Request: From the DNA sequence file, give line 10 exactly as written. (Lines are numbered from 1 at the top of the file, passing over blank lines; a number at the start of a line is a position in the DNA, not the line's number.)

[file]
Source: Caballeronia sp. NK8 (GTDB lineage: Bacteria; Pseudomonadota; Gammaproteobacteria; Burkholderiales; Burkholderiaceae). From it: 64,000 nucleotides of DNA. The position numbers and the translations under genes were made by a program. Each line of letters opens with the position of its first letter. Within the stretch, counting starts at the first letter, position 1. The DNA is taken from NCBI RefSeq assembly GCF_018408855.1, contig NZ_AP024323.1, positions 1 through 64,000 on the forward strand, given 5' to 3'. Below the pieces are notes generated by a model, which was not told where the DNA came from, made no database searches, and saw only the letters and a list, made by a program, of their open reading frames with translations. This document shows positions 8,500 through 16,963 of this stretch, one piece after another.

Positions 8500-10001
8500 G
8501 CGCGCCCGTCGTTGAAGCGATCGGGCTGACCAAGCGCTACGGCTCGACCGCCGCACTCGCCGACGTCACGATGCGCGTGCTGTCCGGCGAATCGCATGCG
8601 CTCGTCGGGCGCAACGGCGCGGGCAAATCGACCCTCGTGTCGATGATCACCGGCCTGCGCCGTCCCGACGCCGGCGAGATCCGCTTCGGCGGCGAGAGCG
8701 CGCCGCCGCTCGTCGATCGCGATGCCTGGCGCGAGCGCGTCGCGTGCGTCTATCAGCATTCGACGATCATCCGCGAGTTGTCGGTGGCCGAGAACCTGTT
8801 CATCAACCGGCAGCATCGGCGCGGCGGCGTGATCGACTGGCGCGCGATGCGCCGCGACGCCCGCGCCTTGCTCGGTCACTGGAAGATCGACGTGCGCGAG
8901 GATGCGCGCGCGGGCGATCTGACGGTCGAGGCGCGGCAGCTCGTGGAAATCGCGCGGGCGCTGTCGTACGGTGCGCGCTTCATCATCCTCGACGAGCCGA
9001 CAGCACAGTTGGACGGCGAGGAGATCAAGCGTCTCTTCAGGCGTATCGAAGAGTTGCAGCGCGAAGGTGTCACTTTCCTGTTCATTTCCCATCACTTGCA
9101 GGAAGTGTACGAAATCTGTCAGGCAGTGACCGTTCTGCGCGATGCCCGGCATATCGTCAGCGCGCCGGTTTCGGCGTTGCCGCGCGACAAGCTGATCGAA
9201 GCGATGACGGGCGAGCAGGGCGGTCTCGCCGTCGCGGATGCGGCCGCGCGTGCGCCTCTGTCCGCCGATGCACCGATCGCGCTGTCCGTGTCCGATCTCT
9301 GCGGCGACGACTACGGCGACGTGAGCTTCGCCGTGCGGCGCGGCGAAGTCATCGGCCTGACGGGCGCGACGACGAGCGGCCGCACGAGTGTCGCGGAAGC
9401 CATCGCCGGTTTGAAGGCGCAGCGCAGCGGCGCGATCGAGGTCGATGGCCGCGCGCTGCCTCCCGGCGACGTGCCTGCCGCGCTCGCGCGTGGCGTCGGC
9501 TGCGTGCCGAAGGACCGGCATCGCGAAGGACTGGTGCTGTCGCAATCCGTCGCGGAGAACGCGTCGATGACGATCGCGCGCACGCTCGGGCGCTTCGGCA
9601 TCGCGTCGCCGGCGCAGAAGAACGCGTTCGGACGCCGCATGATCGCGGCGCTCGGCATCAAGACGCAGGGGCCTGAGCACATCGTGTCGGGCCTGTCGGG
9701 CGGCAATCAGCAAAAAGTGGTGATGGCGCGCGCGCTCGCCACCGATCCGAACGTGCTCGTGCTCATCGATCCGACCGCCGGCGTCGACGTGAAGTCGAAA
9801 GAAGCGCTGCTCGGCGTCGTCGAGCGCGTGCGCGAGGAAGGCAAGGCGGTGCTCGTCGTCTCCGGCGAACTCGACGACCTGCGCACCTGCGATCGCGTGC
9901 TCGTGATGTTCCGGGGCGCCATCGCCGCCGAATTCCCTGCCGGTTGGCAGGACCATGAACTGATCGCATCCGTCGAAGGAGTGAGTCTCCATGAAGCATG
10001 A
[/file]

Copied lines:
9101 GGAAGTGTACGAAATCTGTCAGGCAGTGACCGTTCTGCGCGATGCCCGGCATATCGTCAGCGCGCCGGTTTCGGCGTTGCCGCGCGACAAGCTGATCGAA